• Templates, tools, etc.
  • Content, worksheets, etc
  • Support

This is important because a course with five videos is very different from a course with daily check-ins with the coach and detailed templates and tools in every lesson.

How to Justify The Value of Your Course

Once you have a ballpark idea of how to price your course, consider how your customers will perceive the value. Specifically, this formula will help: 

Price + Offer + Transformation = Perceived Value

Price: This is how much you are charging for your coaching program.

Offer: This is everything included in your coaching program (templates, worksheets, video modules, accountability sessions, etc.)

Transformation: This is the impact you’ll deliver to your clients (helping them get a $5,000 promotion, doubling a $10,000 sales pipeline, etc.)

So if you’re wondering if the price point you picked is appropriate, the best way to figure that out is to play with these three variables (price, offer, or transformation). 

Similarly, if you want to charge more for your course, you can adjust the offer and transformation.

Testing Your Pricing

Once you’ve defined a price point, you can always change it. If you’re debating between two price points, Todd recommends selecting a price point on the low side first and then increasing it if you have a lot of signups. 

This is because your initial buyers might be angry if they purchased the program at a higher price point, and newer customers get it at a lower price.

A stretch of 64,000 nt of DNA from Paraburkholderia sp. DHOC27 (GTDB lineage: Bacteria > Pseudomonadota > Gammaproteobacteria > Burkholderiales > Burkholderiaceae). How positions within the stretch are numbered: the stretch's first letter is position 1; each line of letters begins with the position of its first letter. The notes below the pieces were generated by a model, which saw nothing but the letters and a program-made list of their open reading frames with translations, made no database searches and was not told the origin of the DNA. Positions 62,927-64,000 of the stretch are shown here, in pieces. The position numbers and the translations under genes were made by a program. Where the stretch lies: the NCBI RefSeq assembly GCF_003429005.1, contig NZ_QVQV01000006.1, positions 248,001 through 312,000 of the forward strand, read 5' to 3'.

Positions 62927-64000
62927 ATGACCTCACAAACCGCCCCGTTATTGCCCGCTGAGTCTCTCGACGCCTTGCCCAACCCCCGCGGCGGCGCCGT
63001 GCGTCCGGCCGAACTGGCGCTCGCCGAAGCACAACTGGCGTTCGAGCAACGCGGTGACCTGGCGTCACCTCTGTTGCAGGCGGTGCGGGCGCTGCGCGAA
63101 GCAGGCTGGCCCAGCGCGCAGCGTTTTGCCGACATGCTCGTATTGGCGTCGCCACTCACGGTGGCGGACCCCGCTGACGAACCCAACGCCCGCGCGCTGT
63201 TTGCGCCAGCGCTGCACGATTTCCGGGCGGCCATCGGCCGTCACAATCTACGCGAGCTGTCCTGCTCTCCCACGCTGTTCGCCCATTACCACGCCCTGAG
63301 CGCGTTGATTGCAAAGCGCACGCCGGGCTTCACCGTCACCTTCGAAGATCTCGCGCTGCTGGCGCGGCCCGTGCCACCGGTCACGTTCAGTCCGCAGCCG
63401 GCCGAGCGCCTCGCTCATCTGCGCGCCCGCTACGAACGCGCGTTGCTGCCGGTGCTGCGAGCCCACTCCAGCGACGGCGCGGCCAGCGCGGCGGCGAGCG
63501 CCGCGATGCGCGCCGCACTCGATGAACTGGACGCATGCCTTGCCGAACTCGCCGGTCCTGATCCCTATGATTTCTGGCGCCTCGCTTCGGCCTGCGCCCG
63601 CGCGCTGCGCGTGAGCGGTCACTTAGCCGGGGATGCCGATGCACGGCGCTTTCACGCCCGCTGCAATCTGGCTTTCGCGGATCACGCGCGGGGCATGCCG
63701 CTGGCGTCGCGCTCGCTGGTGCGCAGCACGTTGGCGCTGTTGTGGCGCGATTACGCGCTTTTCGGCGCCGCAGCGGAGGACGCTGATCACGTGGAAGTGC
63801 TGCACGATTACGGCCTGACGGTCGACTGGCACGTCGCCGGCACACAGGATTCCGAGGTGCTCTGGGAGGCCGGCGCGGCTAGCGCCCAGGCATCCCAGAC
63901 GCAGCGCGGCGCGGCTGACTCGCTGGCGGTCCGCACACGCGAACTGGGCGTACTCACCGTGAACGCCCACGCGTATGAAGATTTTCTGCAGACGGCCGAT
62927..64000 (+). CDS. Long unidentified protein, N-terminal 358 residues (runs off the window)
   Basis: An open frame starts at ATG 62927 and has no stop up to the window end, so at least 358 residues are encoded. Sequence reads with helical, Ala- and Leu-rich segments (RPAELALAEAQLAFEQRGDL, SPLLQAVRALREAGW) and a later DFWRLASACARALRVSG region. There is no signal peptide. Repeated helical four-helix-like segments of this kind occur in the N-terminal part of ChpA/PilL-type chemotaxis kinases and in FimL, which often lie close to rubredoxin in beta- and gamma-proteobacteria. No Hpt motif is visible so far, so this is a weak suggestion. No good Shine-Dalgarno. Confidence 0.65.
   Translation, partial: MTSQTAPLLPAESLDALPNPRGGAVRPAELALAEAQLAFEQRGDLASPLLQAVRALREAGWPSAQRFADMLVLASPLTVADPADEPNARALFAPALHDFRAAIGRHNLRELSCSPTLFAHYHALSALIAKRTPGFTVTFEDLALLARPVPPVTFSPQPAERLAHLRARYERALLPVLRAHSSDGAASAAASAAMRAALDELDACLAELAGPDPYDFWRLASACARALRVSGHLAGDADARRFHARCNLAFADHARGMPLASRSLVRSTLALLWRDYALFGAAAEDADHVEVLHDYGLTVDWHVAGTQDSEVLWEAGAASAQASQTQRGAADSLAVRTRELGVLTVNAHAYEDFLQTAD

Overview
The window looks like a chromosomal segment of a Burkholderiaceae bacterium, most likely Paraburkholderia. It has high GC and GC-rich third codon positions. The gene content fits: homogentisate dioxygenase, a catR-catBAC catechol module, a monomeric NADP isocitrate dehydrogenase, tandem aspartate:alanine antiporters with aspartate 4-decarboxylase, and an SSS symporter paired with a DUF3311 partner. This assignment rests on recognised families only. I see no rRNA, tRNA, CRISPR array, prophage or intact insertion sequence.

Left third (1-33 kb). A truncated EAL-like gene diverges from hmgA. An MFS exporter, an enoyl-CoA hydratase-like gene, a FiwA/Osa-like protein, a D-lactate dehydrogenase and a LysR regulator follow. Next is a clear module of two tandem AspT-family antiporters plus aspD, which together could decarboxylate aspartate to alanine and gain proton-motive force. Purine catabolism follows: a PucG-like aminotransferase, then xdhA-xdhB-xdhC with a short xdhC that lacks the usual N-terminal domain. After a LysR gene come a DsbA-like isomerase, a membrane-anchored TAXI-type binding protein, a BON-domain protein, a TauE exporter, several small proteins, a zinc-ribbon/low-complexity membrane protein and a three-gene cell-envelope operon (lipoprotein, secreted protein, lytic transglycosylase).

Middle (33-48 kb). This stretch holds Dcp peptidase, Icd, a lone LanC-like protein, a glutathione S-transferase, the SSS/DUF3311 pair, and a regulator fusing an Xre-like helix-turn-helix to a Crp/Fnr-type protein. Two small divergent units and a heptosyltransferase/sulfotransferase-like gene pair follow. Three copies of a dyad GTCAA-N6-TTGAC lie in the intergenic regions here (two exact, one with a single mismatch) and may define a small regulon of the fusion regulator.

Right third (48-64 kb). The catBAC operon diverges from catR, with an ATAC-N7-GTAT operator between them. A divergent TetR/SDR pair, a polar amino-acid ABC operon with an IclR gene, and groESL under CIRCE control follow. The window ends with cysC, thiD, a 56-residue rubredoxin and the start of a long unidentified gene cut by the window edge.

However, if you find only a handful of customers are willing to pay the initial price point you set, you might need to lower it to make some sales. To avoid angering your existing customers, Todd recommends changing the offer itself by taking away some of the value and then releasing the course again with the new offer at a lower price point.  

Then, if early purchasers give you any flack, you can say, “Well, we changed the offer. They aren’t getting X, Y, and Z value that you received when you purchased it at the higher price point.”

For example, he’s done something similar to this for the Pro program in his 90 Day Year business. After the first iteration of the program, he found that the people really liked the accountability aspect of the course, but many felt somewhat indifferent to the content.

Therefore, he changed the angle of the course from “how to simplify your business model” to “how to transform yourself into a professional entrepreneur that stays focused and executes high-value tasks.” 

The only difference they made inside the course was taking away much of the content and instead focusing on the accountability aspect. 

This way, they could lower the price point without angering initial customers.